The differences between how your regular taxes are calculated and how the AMT is calculated affect the types of people who are more likely to be hit by the AMT. Though it might seem counterintuitive, the AMT usually doesn’t hit the highest income earners because their marginal tax rate is already much higher than the 26% or 28% levied by the AMT.

First, the AMT disallows personal exemptions, so parents with several children are more likely to owe under the AMT. Second, the tax hits married filers harder than single filers because the tax brackets are the same and the married exemption is less than double the single exemption. Third, the AMT affects people who live in high-tax states because the state and local tax deductions are disallowed.

According to the IRS, you must attach the Alternative Minimum Tax, Form 6251 to your tax return if any of the following apply:

  • Line 7 is greater than line 10 on Form 6251.
  • You claim a general business credit and either line 6 of Form 3800 or line 25 of Form 3800 is more than zero.
  • You claim the qualified electric vehicle credit on Form 8834.
  • You claim the personal use part of the alternative fuel vehicle refueling property credit on Form 8911.
  • You claim the credit for prior year minimum tax on Form 8801.
Make Your Money Work

What’s New Regarding the AMT

Besides the exemption and phaseout amounts increasing for the 2020 tax year filings and the amounts the 26% and 28% tax rates apply to, there is one other noteworthy change. The excess business loss limitation of noncorporate taxpayers for 2020 — and retroactively to 2018 and 2019 — has been repealed. If you claimed this loss on a 2018 or 2019 tax return, use Form 1040-X to file an amended return.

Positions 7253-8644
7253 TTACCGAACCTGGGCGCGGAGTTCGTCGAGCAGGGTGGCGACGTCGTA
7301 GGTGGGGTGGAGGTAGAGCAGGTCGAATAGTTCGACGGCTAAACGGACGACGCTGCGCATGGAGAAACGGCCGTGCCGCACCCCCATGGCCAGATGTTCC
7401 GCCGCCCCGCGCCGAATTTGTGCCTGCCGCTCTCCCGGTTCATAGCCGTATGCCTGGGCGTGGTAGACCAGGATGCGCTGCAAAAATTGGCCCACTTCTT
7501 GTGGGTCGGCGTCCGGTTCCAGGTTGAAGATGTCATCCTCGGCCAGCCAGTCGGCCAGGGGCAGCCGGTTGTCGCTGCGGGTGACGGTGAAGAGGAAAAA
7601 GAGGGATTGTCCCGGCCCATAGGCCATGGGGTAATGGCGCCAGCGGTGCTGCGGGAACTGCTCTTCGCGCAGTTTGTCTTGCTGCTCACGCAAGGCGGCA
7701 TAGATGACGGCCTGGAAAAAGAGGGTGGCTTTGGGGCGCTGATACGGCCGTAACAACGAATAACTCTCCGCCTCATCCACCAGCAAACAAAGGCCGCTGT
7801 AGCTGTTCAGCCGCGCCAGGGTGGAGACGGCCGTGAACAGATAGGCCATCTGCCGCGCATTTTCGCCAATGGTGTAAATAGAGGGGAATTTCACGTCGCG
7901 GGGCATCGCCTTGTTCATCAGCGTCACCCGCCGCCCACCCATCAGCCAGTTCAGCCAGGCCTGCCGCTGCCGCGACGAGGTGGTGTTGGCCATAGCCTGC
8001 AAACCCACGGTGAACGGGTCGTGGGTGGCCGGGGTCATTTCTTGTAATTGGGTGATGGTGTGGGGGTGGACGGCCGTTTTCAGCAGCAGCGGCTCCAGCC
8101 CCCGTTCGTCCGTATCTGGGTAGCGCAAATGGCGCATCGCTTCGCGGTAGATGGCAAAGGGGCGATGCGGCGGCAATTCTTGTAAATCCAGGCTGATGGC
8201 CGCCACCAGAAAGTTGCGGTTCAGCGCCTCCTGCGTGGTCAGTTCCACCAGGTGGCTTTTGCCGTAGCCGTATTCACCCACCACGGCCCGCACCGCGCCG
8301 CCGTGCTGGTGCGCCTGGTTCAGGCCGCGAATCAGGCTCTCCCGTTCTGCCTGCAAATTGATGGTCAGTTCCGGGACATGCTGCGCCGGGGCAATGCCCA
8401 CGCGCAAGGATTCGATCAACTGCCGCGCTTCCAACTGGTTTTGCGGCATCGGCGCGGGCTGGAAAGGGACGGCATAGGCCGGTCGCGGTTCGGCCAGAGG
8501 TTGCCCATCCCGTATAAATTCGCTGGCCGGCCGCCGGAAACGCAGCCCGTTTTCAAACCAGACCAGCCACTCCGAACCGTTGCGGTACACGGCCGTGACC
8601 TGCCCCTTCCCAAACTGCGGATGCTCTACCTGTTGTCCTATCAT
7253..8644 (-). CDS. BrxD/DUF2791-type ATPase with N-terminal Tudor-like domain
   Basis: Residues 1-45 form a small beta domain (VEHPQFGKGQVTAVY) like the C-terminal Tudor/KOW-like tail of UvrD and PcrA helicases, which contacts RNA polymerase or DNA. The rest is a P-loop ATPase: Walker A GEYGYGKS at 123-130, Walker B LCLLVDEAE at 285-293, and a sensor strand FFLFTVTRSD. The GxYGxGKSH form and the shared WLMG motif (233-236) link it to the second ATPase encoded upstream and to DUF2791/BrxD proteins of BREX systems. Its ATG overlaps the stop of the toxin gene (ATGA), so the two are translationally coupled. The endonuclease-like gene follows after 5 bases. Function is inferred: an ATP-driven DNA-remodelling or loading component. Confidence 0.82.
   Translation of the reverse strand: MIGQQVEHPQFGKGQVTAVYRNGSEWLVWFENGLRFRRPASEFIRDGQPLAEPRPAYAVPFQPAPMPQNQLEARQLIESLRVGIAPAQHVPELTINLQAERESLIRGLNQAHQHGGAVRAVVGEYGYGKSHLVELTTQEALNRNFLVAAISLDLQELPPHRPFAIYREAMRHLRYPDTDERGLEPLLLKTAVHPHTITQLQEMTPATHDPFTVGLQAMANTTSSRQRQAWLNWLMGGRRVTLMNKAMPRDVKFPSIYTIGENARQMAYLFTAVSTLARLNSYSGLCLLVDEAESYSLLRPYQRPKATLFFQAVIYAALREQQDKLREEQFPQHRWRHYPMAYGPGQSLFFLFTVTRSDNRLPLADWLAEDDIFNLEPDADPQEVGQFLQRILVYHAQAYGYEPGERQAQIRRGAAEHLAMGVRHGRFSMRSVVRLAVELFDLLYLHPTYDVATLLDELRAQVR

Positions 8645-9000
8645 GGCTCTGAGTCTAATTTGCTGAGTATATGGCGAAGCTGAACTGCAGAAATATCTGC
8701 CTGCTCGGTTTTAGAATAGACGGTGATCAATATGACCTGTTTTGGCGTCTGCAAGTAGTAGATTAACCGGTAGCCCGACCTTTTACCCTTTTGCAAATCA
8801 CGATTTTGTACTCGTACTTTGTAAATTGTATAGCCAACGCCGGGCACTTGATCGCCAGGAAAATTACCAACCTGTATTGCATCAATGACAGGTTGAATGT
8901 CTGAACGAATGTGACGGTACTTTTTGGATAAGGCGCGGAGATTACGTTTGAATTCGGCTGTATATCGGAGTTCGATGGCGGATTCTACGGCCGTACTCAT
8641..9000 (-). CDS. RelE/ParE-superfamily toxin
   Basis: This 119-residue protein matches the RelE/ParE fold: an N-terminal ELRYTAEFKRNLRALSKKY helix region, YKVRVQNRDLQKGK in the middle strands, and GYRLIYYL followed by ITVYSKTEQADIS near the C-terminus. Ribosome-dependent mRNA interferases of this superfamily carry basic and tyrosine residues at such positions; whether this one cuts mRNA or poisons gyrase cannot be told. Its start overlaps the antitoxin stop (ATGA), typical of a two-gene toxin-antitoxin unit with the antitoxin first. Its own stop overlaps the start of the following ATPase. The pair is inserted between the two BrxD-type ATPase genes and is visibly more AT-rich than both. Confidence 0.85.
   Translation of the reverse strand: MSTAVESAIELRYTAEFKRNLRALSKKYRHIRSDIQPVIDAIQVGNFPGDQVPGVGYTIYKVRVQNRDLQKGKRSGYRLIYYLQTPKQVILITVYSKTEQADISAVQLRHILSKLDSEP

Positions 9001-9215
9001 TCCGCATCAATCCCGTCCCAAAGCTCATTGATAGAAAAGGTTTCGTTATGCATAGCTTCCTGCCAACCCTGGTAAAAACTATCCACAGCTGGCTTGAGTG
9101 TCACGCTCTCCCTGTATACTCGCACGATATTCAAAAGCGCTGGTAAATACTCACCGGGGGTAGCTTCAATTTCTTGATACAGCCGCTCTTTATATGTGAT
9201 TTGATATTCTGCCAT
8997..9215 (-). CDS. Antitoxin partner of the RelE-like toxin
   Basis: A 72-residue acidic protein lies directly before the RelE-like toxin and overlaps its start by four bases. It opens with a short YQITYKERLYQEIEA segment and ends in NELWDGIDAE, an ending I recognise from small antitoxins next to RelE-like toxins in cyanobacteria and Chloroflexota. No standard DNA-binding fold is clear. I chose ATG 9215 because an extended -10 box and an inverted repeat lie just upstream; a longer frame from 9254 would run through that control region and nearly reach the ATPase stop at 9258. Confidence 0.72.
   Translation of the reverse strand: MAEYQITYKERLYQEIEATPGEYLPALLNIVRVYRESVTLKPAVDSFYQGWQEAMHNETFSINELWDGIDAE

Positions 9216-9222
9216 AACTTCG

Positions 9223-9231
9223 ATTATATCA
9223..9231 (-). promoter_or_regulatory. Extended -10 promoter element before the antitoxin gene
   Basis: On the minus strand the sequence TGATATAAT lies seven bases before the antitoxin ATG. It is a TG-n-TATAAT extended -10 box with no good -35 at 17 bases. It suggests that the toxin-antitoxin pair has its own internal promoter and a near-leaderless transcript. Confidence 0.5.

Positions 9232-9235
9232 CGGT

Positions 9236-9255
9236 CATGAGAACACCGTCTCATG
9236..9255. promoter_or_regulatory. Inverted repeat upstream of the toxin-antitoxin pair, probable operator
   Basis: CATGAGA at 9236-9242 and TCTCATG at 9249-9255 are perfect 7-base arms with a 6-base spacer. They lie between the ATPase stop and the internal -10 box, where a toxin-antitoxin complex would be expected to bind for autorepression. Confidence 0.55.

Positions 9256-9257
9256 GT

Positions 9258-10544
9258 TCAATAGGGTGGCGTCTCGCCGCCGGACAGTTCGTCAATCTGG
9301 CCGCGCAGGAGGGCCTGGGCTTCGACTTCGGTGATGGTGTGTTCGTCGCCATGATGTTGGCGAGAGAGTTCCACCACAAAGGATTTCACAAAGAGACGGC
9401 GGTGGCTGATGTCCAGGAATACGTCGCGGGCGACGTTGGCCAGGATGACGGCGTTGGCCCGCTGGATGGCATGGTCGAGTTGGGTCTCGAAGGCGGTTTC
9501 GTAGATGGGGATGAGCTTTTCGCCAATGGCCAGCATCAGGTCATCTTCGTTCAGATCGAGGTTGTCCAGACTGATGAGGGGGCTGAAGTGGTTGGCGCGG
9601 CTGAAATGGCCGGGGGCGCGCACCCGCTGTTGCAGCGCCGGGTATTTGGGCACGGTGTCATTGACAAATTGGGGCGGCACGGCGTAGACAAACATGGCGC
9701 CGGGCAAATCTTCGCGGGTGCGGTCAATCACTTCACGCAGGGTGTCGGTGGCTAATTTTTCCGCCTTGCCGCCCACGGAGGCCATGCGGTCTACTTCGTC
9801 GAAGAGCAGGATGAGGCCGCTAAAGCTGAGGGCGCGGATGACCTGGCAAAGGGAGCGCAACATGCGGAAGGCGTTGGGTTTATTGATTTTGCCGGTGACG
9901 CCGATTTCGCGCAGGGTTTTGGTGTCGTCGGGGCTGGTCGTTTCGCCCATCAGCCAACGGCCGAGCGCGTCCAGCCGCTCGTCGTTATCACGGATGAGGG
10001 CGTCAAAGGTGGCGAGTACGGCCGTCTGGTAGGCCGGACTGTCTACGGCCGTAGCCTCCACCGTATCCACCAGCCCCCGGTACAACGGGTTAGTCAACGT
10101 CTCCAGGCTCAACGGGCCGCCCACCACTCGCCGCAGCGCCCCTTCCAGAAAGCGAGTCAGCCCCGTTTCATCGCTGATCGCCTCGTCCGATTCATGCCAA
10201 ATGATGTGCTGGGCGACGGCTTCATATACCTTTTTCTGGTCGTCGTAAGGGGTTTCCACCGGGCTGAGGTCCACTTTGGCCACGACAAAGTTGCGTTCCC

What’s Your Plan? 20 Smart Things to Do With Your Tax Refund

Strategies To Minimize Your AMT Liability

There’s only so much you can do to avoid the AMT. The most effective strategy is controlling when you receive and recognize income and deductions.

For example, when planning a large Roth conversion or considering selling an asset that will trigger a large capital gain, consider whether that transaction will subject you to the AMT.

Alternatively, taxpayers who are subject to the AMT one year but don’t expect to be subject to it the next year should try to delay eligible deductible expenses, such as local property taxes and state income taxes to be able to claim the deductions instead of losing them.

When you’ve paid the AMT in prior years, however, but you don’t owe the AMT this year, you could qualify for a special tax credit for paying the tax in the past. To claim the credit, file Form 8801 with your income tax return. If you do claim the credit, however, you are required to attach the Alternative Minimum Tax, Form 6251 to your return.

More From GOBankingRates

Cynthia Measom contributed to the reporting for this article.

Last updated: Feb. 8, 2021

Share this article:

facebook sharing button
twitter sharing button
linkedin sharing button
email sharing button
Make Your Money Work

About the Author

Michael Keenan is a writer based in the Kansas City area, specializing in personal finance, taxation, and business topics. He has been writing since 2009 and has been published by Quicken, TurboTax and The Motley Fool.
Learn More


See Today's Best
Banking Offers